- Infrastructure WA and the supporting State Infrastructure Strategy – if independent and fully costed will provide certainty allowing for better infrastructure planning and delivery of residential and industrial land. The property industry needs to quickly define our short to medium term priorities.
- Retention of the Unsolicited Bids program will allow for private revitalisation of non-core Government assets and land.
- Retention of Development Assessment Panels.
- Commitment to the outlined long term infill housing targets. The new Government is supportive of greater density in Perth. This has been highlighted by a recent development proposal which the new Premier has expressed support of, as well as, increased high rise coastal development.
- A commitment to Innovation through measures such as a Minister for Innovation and ICT; Innovation hubs at Curtin, ECU and Murdoch, a State STEM strategy and a $14.5m New Industries Fund will foster the development of new technology companies, as well as greater collaboration by universities and industry. Scaling our technology sector will play an important role in WA’s international competitiveness. Technology was the fastest growing sector in the Perth CBD across 2016 adding over 8,000 sq m of demand across 41 new occupiers. Continuing this growth is key to rebalancing the occupation of the Perth CBD.
- A commitment to not increase taxes, given the current state of the State’s finances, means that any meaningful tax reform in terms of land tax aggregation, stamp duty exemptions for off the plan sales or payroll tax reduction is unlikely. The Premier, in the media, suggested he would “look at new taxes that don’t directly charge West Australians.” It would also suggest that revenue will be sought from increased Government charges – public transports fares, headworks, lodgements fees etc.
The McGowan Labor Government has committed to diversifying the economy from its resource and agriculture base to scale drivers of the 21st century economy: technology, international education, medical research and tourism, as well as traditional industries manufacturing and construction.
This is welcome news to the property industry and the WA economy. As is natural, election commitments offer something for everyone. The next important milestone for industry is the upcoming State Budget. This will highlight which commitments become actionable priorities and which remain text on a page. The Budget will also help to define the mechanisms and Government structure that will deliver economic diversity. Fundamentally, the State’s finances won’t allow for significant spending, so what is the most cost effective way the new Government can assist in growing the economy? By providing the framework for industry to flourish. The Government needs to commit to its stated policy of “targeting overly burdensome bureaucracy and poor and inefficient regulations that stifle jobs and investment.”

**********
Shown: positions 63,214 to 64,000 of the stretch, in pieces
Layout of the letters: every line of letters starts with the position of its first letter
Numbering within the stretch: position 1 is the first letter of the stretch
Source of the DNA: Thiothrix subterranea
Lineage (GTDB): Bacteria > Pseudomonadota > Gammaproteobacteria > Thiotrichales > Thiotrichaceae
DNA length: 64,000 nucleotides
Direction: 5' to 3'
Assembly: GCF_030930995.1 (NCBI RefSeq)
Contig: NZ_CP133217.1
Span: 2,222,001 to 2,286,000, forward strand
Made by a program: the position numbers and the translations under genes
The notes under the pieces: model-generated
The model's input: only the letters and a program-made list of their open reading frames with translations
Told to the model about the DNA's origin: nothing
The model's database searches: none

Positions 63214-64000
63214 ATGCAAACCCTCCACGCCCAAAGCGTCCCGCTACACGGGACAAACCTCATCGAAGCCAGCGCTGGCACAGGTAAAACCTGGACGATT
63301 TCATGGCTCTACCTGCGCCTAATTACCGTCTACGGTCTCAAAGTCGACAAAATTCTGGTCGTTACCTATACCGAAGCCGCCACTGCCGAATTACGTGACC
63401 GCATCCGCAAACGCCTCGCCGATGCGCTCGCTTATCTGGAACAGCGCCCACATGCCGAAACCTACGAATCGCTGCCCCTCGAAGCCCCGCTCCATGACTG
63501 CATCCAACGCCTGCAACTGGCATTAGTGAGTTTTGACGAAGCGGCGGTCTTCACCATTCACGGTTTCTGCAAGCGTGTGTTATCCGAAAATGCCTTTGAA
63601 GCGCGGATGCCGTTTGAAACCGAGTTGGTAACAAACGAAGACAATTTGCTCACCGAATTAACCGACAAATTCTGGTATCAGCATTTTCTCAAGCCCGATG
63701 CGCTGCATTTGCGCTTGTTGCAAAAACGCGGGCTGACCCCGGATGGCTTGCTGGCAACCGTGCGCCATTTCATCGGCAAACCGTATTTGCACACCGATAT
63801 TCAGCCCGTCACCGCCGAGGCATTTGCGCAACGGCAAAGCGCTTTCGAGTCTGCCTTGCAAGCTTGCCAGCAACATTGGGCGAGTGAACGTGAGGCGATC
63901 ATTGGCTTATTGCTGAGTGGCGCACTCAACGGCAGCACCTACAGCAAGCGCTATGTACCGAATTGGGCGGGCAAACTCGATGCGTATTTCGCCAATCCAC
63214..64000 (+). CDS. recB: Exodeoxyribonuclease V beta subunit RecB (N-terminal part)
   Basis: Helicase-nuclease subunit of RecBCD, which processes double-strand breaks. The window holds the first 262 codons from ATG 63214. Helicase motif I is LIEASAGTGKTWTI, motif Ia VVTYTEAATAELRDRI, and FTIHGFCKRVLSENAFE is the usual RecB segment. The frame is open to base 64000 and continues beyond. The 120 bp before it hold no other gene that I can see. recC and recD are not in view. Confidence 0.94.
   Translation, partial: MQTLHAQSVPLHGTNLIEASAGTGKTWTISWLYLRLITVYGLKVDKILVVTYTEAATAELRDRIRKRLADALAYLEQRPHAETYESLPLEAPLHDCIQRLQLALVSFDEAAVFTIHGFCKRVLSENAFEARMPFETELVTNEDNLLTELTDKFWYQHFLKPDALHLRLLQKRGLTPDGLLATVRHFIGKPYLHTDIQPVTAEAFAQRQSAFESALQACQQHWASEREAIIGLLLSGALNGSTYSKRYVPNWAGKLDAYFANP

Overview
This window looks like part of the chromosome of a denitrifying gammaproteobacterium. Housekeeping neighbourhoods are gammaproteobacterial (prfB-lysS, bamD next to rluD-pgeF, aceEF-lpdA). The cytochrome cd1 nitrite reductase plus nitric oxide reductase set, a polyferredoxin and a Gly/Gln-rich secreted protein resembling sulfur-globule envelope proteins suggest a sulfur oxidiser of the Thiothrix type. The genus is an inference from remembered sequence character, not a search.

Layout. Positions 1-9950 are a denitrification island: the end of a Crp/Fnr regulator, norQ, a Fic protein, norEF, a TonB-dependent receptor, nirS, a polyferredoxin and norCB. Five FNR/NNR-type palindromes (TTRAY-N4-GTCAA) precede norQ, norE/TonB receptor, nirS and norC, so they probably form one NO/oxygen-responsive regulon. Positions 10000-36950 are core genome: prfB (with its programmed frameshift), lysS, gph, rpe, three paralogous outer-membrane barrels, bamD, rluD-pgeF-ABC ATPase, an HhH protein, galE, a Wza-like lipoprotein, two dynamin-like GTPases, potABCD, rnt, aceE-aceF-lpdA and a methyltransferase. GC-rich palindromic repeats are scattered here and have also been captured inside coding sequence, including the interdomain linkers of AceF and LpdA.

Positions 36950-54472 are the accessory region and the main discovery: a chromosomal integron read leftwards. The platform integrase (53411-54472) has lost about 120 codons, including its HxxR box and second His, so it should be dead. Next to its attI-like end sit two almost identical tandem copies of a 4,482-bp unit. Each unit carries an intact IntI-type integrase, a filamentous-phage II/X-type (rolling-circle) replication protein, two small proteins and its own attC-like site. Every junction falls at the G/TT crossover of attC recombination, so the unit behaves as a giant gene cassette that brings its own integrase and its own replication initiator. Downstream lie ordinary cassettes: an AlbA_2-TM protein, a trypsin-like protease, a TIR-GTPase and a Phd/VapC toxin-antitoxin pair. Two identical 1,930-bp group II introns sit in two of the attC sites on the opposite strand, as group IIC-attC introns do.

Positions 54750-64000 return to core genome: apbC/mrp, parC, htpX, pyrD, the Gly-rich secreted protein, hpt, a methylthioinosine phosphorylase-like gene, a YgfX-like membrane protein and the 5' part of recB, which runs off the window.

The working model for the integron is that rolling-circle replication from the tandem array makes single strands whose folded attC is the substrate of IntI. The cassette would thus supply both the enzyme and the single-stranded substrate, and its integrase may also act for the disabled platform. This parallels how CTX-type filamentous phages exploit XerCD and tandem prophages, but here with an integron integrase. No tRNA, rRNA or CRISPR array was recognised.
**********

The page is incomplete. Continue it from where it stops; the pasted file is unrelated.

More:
More broadly, our economic future is tied to defining Western Australia’s competitive advantage and desires for the future of our state. As previously argued by Y Research, we need to answer the question – outside of resources, what do we want our city and our state to be in the years ahead?
The new State Government policies provide many potential avenues. What needs to be decided is: do we take a lottery ticket approach, supporting a number of industries in a small way or scale 1-2 significant industries in addition to the maturation of the resources sector? We needn’t look far for a potential model to adopt. In response to the decline in manufacturing post the car industry, South Australia, in 2014, outlined 10 economic priorities with clear, measurable targets. Further afield, global resources cities have focused on developing their technology and tourism sectors with growing investment in education, medical and alternative energy sectors.
What will our answer be?
The media defined the Perth of a decade ago as Dullsville. What we need now is for the new State Government, through the State Budget and future policy announcements, to define what Perth should become in the years ahead.
Fundamentally, WA is and will continue to be a commodity driven state. However, increasingly our most important commodity is time. While the new Government will likely have 8 years, industry does not. The world will not wait for us. In sectors, such as technology, tourism and international education, we are falling behind. We cannot wait for the next resources investment boom. Collaboratively, business and Government need to work out what these sectors need to create the next decades of jobs and get going.
A new Government with a new Agenda will be receptive to ideas. Their challenge is to move from the big picture policy development of opposition to the detailed plans and funding of governing.
Whatever is decided, Perth’s property industry, through its office, shops, sheds, apartments, houses and hotels, will be ready to facilitate WA’s future.